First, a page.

Review: The Crystal Ribbon by Celeste Lim

May Contain Spoilers

Review by Poo Penny

Jing is first sold at 11 years old, at the insistence of her Aunt Mei, who I came to despise. She is sold as a bride-to-be to the Guo family for their 3 year old son, and it turns out he is quite nice to her, but everyone else in that family is horrible to her. One night during a ghost festival she learns that she can see and speak to jing, which are spirits that can be in animal or bug form, or… apparently any form in this book, later there is a tree form. I guess it is more accurate to say they reveal themselves to her, since her sister in law apparently heard one of the jing and freaked out. She endures most of her time there stoically, but when her sister in law accuses her of stealing, she is basically tortured. It was horrible, ugh!

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Review: White Fur Flying by Patricia MacLachlan

May contain spoilers

Zoe’s mother rescues Great Pyrenees, massive, white dogs with fur that coats everything.  Her father is a veterinarian, and he occasionally rescues animals in need as well.  With her parents setting an example of compassion and love, Zoe realizes that her new neighbor, Phillip, needs rescuing, too.  Phillip hasn’t spoken since his parents started having troubles, and now he’s living with his aunt and uncle, hopeful that his parents can work out their differences.  His aunt is overwhelmed, not sure how to care for him or show him the support he needs.  His uncle is never home, busy with his career.  When Phillip sees Kodi, Zoe’s family dog, he is instantly drawn to the large, gentle animal.  Watching their interaction, Zoe is determined to use the animals to help Phillip come out of his shell.

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Review: Star Wars: Jedi Academy by Jeffrey Brown

 

May Contain Spoilers

Review:

So glad I checked this out of the library. Roan wants one thing – to be pilot. Too bad his dreams are crushed when his application to the Pilot Academy is rejected. Resigned to attending plant school, Roan thinks his life is over before he even enters middle school. Then a surprise invitation to attend Jedi Academy arrives, and since he’s so desperate to get off of Tatooine, he accepts.

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Review: The Black Stallion by Walter Farley

 

 

May Contain Spoilers

Review:

I am often reluctant to reread childhood faves, because as I’ve aged, my reading tastes have changed.  Since The Black Stallion was written almost 80 years ago, the age of the novel also gave me pause.  I impulsively checked it out of the library anyway (I do have an ancient hardcover copy somewhere in my own book collection, but it’s so much easier to read a digital copy).  I remember the first book in the series being one of my least favorites, but after finishing it again, a gazillion years after my first outing with the Black and Alec, I must have remembered incorrectly.  I can’t see how later books can top the excitement and adrenaline rush of this one.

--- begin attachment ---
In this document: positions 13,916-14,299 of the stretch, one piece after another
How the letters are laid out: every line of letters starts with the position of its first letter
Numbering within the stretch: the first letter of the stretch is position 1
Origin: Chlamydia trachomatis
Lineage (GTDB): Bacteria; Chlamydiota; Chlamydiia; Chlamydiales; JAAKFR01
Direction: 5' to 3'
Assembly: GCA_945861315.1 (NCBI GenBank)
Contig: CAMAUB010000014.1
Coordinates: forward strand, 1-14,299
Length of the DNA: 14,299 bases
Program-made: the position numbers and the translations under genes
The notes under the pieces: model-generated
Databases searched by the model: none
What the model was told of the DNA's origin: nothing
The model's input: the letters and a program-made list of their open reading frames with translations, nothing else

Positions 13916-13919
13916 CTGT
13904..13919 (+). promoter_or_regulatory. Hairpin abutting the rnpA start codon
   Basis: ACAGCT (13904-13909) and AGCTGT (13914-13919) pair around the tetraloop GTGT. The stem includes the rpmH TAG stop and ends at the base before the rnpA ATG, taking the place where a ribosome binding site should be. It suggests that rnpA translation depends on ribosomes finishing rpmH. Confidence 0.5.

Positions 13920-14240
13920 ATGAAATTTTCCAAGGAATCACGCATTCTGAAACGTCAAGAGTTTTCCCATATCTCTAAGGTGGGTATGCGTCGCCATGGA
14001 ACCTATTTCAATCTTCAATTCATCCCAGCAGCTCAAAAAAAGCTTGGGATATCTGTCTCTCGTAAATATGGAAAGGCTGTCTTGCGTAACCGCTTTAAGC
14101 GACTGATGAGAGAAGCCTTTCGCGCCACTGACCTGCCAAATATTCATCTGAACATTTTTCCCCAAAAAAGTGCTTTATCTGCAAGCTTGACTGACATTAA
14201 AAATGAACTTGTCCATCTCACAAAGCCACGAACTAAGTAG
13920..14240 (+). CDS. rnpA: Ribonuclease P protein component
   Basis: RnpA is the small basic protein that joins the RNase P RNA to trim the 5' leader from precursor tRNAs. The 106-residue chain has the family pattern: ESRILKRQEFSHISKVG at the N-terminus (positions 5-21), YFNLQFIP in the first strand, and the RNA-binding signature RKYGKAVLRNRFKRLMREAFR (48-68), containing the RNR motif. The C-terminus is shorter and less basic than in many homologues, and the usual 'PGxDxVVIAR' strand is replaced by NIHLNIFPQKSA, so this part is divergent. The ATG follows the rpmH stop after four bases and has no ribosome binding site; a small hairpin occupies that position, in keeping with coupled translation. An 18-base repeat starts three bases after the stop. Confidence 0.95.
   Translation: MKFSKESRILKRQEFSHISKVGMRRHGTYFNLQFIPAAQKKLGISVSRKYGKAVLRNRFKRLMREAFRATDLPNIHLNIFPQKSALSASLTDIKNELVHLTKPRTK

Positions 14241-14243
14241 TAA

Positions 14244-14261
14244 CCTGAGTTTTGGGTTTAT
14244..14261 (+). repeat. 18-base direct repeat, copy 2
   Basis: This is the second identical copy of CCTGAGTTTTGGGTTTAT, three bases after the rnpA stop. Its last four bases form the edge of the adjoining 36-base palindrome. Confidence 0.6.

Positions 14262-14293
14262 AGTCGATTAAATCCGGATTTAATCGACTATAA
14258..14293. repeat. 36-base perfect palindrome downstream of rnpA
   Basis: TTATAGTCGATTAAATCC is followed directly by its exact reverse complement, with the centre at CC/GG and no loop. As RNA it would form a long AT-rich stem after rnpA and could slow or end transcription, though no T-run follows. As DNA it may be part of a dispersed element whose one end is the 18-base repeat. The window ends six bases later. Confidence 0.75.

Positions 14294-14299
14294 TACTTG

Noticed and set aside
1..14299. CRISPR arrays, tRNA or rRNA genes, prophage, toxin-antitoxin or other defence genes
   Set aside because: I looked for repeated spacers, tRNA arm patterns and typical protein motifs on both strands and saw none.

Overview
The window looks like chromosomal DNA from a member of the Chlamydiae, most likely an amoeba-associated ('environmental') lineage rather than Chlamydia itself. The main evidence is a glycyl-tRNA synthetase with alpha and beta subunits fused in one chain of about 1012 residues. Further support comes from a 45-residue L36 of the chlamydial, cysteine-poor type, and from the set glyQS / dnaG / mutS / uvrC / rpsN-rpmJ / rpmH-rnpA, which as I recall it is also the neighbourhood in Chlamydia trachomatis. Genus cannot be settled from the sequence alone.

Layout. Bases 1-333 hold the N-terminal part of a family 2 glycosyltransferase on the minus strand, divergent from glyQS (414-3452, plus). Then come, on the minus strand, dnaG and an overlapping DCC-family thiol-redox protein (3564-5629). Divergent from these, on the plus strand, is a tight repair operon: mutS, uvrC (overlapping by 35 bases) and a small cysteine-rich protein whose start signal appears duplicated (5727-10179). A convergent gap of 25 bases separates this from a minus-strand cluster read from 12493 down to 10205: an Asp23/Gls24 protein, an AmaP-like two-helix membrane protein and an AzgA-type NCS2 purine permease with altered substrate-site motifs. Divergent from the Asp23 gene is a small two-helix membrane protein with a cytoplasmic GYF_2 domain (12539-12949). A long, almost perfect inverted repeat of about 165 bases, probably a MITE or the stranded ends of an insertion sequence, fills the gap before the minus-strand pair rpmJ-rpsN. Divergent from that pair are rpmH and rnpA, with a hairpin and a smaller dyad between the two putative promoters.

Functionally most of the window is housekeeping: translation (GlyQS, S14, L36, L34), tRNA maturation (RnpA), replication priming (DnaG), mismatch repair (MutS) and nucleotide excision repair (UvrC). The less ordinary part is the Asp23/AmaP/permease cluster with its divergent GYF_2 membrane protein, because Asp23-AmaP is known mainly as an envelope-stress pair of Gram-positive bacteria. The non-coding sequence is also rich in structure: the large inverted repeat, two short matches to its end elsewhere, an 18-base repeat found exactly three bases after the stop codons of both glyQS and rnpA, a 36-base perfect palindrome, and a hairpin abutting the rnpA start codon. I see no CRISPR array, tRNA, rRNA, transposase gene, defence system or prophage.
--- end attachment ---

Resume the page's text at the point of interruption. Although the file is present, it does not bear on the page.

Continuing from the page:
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Review: The Girl Who Rode the Wind by Stacy Gregg

May Contain Spoilers

Review:

I noticed The Girl Who Rode the Wind while trolling the shelves of my local library.  How could I ignore a book with a horse on the cover?  When I read that the book features Italy’s Palio, the world’s oldest, most dangerous horse race, I had to check it out.  I had just seen a video short about the race, and I’d read about it when I was a kid.  I have always found the race interesting, so I couldn’t wait to read this.

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Review: The Girl Who Could Fly by Victoria Forester

May Contain Spoilers

Review:

I read The Girl Who Could Fly because I received a copy for a blog tour.  I love middle-grade books, and since it’s been a while since I read one, I was excited to start this.  I loved the author’s voice, especially while Piper is still at the family farm.  She’s a surprise to her older, salt of the earth parents, and when the lively, happy Piper is born, they are taken aback.  They are, while not joyless folk, serious and dedicated to the land that has been in the family for generations.  They don’t need much and are content to get by, farming the land, tending their livestock, and fitting, uneventfully, into their community. 

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